An agency's findings of fact are conclusive on this court unless unsupported by substantial evidence in the record. D.C. Code 1973, § 1-1510(3)(E). Liberty v. Police and Firemen's Retirement and Relief Board, D.C.App., 410 A.2d 191, 192 (1979). Substantial evidence is "`more than a mere scintilla' of evidence"; it is "`such relevant evidence as a reasonable mind might accept as adequate to support a conclusion.'" Jameson's Liquors, Inc. v. District of Columbia Alcoholic Beverage Control Board, D.C.App., 384 A.2d 412, 418 (1978). We may not substitute our judgment for that of the Board in applying the substantial evidence test. Liberty, supra at 192. Petitioner *19 challenges the overall conclusory findings of the Board in several respects.

Dr. Esch, the physician who recommended that petitioner be retired in 1975, was the only physician to testify at the June 1980 hearing. His testimony regarding the reliability of the 18-month-old medical reports by Drs. Mitchell, Short and Franks (examination of November 9, 1978), and Dr. Epps (examination of December 1, 1978) was very similar to the medical testimony we found insufficient to support various Board findings in Liberty. Id. at 193. (Only medical expert testified that ectasia, which the Board found to be the "most significant factor" in petitioner's disabling condition, was a "relatively newly diagnosed condition" and that its causes were "uncertain.") When questioned as to whether petitioner could "work in a position... as an officer with the Metropolitan Police Department ... in a broad category or job," Dr. Esch answered that such a question was "kind of ... unfair ... because I have not had a chance to talk to the officer since I saw him five years ago, and I'd only be sort of guessing...." Further, and most indicative of the unreliability of the evidence before the Board, Dr. Esch stated that "[t]here's one thing that bothers me about this whole case. That is, it's a stale case. I'd feel much happier if he had an up-to-date orthopedic evaluation." Again, when questioned whether his opinion recommending that petitioner be retired in 1975 had changed, Dr. Esch reemphasized: "I have not had the opportunity to examine him, and the latest medical data is hopelessly out of date." (Emphasis added.)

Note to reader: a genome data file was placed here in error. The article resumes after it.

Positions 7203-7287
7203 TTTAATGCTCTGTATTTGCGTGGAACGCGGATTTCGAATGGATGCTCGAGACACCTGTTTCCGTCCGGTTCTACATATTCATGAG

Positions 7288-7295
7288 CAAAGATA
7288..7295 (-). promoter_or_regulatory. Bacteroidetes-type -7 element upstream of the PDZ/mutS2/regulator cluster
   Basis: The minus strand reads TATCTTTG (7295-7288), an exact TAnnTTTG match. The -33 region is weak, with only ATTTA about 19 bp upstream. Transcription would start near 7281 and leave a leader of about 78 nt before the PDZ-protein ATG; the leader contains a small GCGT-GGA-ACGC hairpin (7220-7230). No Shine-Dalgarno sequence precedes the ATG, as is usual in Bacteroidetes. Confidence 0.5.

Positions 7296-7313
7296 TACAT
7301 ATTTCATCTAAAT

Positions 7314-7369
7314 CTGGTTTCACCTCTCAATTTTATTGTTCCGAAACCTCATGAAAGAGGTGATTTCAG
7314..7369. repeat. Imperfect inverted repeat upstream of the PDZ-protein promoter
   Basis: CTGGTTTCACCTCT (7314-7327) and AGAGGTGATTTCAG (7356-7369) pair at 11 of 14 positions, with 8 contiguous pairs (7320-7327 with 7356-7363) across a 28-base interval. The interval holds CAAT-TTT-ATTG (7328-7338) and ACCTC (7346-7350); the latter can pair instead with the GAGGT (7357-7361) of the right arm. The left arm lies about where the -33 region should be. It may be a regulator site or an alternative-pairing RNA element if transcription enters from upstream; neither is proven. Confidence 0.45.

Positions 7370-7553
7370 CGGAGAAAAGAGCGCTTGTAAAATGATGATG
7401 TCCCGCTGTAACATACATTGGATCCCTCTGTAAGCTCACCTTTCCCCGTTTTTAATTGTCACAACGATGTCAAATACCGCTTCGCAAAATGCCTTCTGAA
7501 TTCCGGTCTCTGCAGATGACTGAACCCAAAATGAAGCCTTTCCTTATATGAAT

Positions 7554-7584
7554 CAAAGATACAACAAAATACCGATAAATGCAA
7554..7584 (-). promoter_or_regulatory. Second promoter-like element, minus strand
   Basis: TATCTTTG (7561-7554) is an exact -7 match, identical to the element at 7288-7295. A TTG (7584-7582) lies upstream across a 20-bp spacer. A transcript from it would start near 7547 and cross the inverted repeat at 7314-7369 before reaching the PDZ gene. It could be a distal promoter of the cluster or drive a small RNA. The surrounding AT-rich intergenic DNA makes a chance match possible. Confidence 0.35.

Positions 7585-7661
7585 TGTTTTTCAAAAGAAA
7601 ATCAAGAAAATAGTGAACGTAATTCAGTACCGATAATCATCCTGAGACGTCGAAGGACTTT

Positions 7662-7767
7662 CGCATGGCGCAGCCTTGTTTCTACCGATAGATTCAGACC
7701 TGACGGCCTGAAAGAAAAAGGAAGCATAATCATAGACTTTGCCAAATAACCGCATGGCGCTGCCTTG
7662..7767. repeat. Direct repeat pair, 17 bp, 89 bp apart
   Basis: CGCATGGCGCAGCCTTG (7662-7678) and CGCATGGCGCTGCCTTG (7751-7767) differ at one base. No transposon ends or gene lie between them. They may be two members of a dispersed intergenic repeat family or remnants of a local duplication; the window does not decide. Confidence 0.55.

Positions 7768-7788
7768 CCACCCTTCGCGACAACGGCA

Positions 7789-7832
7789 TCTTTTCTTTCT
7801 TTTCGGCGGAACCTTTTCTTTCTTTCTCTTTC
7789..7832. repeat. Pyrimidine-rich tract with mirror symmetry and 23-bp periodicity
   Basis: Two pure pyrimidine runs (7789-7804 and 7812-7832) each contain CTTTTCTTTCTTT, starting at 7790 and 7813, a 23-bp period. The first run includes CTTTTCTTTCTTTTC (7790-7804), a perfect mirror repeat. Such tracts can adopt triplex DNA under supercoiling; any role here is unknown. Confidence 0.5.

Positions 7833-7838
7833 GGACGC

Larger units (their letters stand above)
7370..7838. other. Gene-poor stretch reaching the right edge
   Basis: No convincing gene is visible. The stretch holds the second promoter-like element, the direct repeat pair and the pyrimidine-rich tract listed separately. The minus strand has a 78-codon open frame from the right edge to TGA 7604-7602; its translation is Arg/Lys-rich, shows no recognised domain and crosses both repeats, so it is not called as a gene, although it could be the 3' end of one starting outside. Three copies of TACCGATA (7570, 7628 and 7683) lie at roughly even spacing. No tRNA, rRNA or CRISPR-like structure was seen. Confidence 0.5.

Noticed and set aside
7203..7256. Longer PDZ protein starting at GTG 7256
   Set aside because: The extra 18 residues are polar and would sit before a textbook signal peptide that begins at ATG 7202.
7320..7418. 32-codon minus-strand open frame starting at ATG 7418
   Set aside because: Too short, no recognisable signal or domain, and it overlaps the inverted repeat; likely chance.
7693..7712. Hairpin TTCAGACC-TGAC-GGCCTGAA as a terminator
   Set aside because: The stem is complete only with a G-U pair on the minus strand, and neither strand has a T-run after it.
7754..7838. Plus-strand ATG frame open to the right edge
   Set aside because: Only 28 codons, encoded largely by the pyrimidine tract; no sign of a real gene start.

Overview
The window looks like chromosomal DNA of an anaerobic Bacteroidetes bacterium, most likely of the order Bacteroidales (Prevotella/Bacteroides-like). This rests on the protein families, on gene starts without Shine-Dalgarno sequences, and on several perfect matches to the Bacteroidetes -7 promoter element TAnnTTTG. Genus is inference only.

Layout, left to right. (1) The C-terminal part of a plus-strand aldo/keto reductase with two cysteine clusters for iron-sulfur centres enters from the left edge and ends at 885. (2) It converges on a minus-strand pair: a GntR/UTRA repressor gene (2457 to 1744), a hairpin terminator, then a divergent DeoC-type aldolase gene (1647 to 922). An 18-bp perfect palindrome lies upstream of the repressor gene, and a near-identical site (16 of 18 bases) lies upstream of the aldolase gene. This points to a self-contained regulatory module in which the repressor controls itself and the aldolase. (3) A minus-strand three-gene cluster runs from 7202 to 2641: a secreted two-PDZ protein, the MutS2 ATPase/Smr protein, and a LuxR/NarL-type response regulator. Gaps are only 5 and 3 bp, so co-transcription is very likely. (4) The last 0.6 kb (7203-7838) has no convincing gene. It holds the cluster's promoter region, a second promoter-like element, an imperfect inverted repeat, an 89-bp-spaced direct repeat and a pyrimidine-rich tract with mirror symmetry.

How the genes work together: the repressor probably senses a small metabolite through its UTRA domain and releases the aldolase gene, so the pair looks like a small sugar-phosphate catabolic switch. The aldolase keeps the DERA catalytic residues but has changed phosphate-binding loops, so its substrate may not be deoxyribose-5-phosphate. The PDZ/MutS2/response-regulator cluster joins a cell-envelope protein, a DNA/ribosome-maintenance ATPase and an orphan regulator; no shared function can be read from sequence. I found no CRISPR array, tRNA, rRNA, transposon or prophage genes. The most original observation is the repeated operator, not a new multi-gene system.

The decision of the Retirement Board consisted of 13 Findings of Fact, including:

Now there is no problem with ambulation... the physician said that the pensioner could drive a car, probably run and traverse steps ... the fracture won't get any worse. [Finding of Fact No. 10.]